Champagne and Sparkling Wine

Champagne is one of the most versatile drinks — there’s always a good excuse to open a bottle for a party or as a very special aperitif.

Champagne is still superlative among all the sparkling wines. It has a cachet unmatched by any other wine, and yet it is no longer the most expensive by any means. Even the really illustrious Champagnes — Laurent Perrier Cuvee Grand Siecle, selected from three best years blended together, or Moet & Chandon’s Ddm Perignon, or Diamant Bleu from Heidsieck Monopole — no longer begin to approach the most sought-after Clarets in price. In fact, they are liable to be a great deal cheaper than the first-growth Clarets of any year that matters. Even so, Champagne can never be cheap, because of the care given to its production and the time required for it to reach maturity.


One of the great things about Champagne is that it’s always good to drink — at breakfast, mid-morning, lunch, mid-afternoon, at weddings and christenings, as an aperitif, with dinner, or to soothe the nerves on a ‘plane. It makes a party go. It’s for toasting, for launching ships, for seeing in the New Year. It makes an occasion: it never needs to wait for one.


The Champagne area forms a rough circle round Epernay, in north-east France (to the north and north-east of Paris). Many of the famous Champagne Houses are located there, or in Rheims. Owing to its geographical location, the area has been much fought over; the windmill at Verenzay, for example, which is owned by Heidsieck Monopole, was used as an observation post by both sides during World War I. Even so, vinification has survived from ancient times in this most northerly winegrowing district in France.

Champagne as we know it today owes much to two people: Dom Perignon and Madame Clicquot. Dom Perignon, a contemporary of Louis XIV, became Cellarer of the Abbey of Hautvilliers in 1670, but the records of the Abbey were, alas, lost in the French Revolution. However, it is generally accepted that Dom Perignon transformed the wine from one reputed to be pinkish and fermenting unpredictably, so that bottle explosions were not uncommon, into a mature aristocrat, well-balanced, golden and sparkling. Important factors in this evolution were the production of a strong bottle and the use of a cork wired onto the bottle instead of wood and hemp as a stopper. (Madame Clicquot’s part in the story comes a little later).


Champagne is actually made from more black grapes than white. Under the strict rules governing its making, only three types of grape are permissible: Pinot Noir and Meunier (black) and Chardonnay (white). Some Champagne is made from white grapes only, and the resulting wine, which is rather more delicate and lighter in style, is referred to as Blanc de Blancs. Pink (or Rose) Champagne is produced by allowing the juice of the black grapes to remain in contact with the skins for a few hours. To give you an idea of why Champagne costs so much, here is a brief outline of its manufacture.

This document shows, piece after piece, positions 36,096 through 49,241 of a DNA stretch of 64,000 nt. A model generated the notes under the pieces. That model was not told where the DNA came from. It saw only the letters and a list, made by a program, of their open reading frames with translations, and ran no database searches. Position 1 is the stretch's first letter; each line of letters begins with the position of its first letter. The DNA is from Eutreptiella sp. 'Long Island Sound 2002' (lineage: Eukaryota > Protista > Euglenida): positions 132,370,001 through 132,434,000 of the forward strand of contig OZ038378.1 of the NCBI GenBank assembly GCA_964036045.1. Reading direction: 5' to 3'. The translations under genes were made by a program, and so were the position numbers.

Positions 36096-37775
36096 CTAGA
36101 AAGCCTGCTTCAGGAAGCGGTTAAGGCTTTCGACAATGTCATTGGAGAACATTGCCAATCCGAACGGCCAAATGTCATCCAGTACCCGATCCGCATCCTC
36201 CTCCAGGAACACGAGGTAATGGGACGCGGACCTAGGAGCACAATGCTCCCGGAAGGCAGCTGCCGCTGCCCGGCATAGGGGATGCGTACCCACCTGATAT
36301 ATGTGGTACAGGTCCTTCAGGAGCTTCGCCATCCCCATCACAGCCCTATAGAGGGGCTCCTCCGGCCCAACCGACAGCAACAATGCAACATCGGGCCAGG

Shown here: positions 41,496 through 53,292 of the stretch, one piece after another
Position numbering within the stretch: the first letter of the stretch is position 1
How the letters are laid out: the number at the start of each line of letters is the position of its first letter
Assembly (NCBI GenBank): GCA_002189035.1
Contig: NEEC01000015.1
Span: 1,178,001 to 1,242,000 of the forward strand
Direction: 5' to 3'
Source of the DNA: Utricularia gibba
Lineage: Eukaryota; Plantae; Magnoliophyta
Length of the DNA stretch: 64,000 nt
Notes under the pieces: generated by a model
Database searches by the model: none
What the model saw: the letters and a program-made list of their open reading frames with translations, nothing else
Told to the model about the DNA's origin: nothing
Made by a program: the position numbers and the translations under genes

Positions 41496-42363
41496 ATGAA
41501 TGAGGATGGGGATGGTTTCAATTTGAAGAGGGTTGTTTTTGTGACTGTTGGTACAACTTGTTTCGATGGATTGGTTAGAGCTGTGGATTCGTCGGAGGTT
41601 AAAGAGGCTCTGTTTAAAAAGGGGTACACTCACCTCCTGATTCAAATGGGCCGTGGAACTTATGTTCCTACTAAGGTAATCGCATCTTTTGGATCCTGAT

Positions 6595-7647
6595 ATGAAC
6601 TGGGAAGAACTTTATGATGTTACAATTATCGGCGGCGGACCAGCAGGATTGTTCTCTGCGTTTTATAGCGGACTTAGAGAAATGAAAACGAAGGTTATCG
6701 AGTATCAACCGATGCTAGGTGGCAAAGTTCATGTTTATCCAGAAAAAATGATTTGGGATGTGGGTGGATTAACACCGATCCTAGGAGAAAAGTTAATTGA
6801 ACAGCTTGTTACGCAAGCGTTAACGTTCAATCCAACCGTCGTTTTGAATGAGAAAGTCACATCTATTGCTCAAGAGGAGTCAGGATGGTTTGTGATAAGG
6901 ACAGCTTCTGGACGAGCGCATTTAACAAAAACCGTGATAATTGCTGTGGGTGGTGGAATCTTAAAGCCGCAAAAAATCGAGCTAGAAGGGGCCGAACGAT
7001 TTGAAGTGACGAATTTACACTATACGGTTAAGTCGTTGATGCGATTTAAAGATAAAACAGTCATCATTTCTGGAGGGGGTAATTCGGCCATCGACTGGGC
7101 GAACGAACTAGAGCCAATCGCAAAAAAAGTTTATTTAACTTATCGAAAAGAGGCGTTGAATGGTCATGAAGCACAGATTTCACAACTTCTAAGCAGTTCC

In the vineyards, great care is taken (by means of expert inspection by women) to ensure that the selected grapes are undamaged when they go to the presses, so that the white juice from the black grapes is not coloured by the skins. In the early stages, the making of Champagne is similar to the vinification of white wines elsewhere. The ‘must’ (the clear white juice) is put into casks, where the first fermentation takes place. Then it is ‘racked’ — transferred to new casks — during the winter, leaving behind the sediment cast off during fermentation. The new wines of different pressings are then blended to obtain one standard wine. This ‘assembly’ (cuvee) of wine requires a highly skilled operation, in the charge of the Chef de Caves, who is consequently responsible for the style and taste of the finished product.

In spring the blends for the year’s vintage (if any) wines, and non-vintage wines are transferred to bottling vats, a little sugar syrup is dissolved in the wine (liqueur de tirage), yeast cultures are added (levurage), and the wine is bottled with a temporary — perhaps a crown — cork. A second fermentation then takes place and the bottles are left in the cellars to mature, usually for two or three years if the Champagne is non-vintage, perhaps for five if it is vintage. Two important ‘mtthode champenoise’ processes are ‘remuage’ — the gradual tilting of the bottle and regular expert rotating to ensure that the sediment eventually lies on the cork, and ‘degorgement’, which means the disgorging of the sediment. Today, this is usually achieved by freezing the neck of the bottle; the pressure when the stopper is removed ejects the small lump of frozen wine containing the sediment. The old method involved the use of the thumb, and it demanded a high degree of skill. This is where Madame Clicquot comes in. Left a widow at 27, she carried on her father’s business (founded in 1772), and discovered the essential principle of remuage. The gap left by the ejected sediment is topped up with wine and sugar syrup (without which Champagne would be undrinkably dry). The dosage, as it’s called, varies according to whether the wine is to be Brut, sec, demi-sec, or doux:

DRY: Brut, Natur, Extra Dry, Extra Sec, Tres Sec



SWEET: Doux, Rich

The words describing the various types of Champagne tend to sound drier than the wines actually are. Drier Champagne is currently in fashion and the British prefer it, but the French enjoy sweet Champagne at the end of a meal. Vintage or non-vintage Extra Dry Champagne is delicious as an aperitif, or at the beginning of a meal, especially with hors d’oeuvres and fish, and a Demi-Sec or Doux wine goes well with the sweet course.

A wine from the Champagne area is Cremant — not so sparkling as usual, and with a delicate flavour.